police. It was the sight of the victimized Garrison that reportedly stirred
Wendell Phillips to join Garrison, providing the movement one of its most
When the New York Anti-Slavery Society convened in the
Presbyterian Church in Peterboro, resolutions were
passed to seat Smith and the other Peterboro abolitionists. Smith rose to offer
his resolution supporting the free speech rights of the Abolitionists, and
condemning those who would limit them. He also said:
It is not to be disguised, that a war has broken out between the North and
the South. - Political and commercial men are industriously striving to restore
peace : but the peace, which they would effect, is superficial, false, and
temporary. True, permanent peace can never be restored, until slavery, the
occasion of the war, has ceased. The sword, which is now drawn, will never be
returned to its scabbard, until victory, entire, decisive victory, is our or
theirs ; not, until that broad and deep and damning stain on our country's
escutcheon is clean washed out - that plague spot on our country's honor gone
forever ;- or, until slavery has riveted anew her present chains, and brought
our heads also to bow beneath her withering power. It is idle - it is criminal,
to hope for the restoration of the peace, on any other condition.
Smith went on to say the Abolitionists would not seek their aims with "carnal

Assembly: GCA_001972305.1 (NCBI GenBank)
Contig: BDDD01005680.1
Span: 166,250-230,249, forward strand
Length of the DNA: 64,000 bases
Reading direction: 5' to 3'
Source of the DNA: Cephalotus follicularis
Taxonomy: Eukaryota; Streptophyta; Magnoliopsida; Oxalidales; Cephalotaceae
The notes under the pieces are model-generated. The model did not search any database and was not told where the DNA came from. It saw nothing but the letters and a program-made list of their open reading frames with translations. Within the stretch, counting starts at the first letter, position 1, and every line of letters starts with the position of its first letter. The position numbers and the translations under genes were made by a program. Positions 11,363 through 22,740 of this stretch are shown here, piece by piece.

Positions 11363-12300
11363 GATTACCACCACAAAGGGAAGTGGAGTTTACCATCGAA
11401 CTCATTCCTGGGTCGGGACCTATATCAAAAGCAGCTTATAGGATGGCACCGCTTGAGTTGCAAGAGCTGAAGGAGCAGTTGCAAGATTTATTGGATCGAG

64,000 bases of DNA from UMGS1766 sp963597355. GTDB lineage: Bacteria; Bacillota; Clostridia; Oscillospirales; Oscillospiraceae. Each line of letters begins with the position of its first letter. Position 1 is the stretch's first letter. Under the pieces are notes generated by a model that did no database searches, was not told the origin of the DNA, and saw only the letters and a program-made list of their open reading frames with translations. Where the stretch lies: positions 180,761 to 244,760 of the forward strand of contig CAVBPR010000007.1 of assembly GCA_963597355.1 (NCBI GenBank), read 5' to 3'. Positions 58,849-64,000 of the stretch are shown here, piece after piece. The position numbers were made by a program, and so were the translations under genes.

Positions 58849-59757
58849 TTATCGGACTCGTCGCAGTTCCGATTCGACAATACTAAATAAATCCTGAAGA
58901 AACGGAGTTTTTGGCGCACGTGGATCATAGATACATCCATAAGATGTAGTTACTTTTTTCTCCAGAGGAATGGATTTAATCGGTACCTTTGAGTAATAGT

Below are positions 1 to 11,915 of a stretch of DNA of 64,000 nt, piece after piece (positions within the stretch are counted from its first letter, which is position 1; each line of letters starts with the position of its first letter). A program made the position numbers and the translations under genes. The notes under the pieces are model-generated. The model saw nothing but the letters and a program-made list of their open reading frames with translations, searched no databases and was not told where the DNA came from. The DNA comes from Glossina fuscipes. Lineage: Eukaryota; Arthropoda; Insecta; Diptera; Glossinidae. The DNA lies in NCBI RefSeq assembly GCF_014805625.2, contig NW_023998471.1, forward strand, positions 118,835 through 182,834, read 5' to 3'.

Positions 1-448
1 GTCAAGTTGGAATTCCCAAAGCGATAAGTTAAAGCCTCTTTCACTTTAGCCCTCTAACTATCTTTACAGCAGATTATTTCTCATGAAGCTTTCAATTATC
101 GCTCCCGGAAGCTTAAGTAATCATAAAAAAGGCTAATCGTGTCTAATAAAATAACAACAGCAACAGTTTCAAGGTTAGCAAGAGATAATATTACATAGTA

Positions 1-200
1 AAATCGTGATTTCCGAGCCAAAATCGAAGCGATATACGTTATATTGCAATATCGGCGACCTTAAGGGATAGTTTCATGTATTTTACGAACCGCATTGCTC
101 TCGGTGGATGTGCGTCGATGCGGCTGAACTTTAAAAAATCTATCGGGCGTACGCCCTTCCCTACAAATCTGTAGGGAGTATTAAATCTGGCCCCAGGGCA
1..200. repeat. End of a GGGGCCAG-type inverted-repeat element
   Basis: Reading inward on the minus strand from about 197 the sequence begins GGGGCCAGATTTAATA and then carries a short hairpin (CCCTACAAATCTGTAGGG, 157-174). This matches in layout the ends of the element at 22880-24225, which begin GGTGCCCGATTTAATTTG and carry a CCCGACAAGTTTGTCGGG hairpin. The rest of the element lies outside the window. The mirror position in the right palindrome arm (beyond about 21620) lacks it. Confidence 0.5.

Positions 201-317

weapons" but "Truth and love are inscribed on our banner, and 'By
these we conquer.'"
For some time Smith remained committed to the peaceful, and generally
political/legal opposition to slavery. A year after announcing to the newly
formed New York Anti Slavery Society that he was not yet ready to join, he was
elected its President. In the years to come, Smith supported the Abolitionist
cause with speeches, money, and his own direct support to those fleeing to
Canada. His home was a major way station on the Underground Railroad, where
others were provided the opportunity to hear first hand the stories of persons
escaping from slavery. The story of Harriet Powell is one such, notable for the
local intrigue as well as for the impression that meeting Powell had on Smith's
young cousin, Elizabeth Cady (Stanton).
Smith subscribed to and supported
several Abolitionist newspapers, including the Liberty Press, edited for a time
by James Caleb Jackson, whom he brought to Peterboro. When Congress was
considering the passage of a Fugitive Slave Law, Smith organized a
convention at Cazenovia that made news throughout the
country. When efforts were made to enforce Secretary of State Daniel Webster's
May 1851 promise to execute the law "in Syracuse, during the next
anti-slavery convention" the stage was set for Smith's involvement in the
dramatic rescue by force of a fugitive from the custody of federal marshals.
For the next seven years, Smith gave the address at annual commemorations of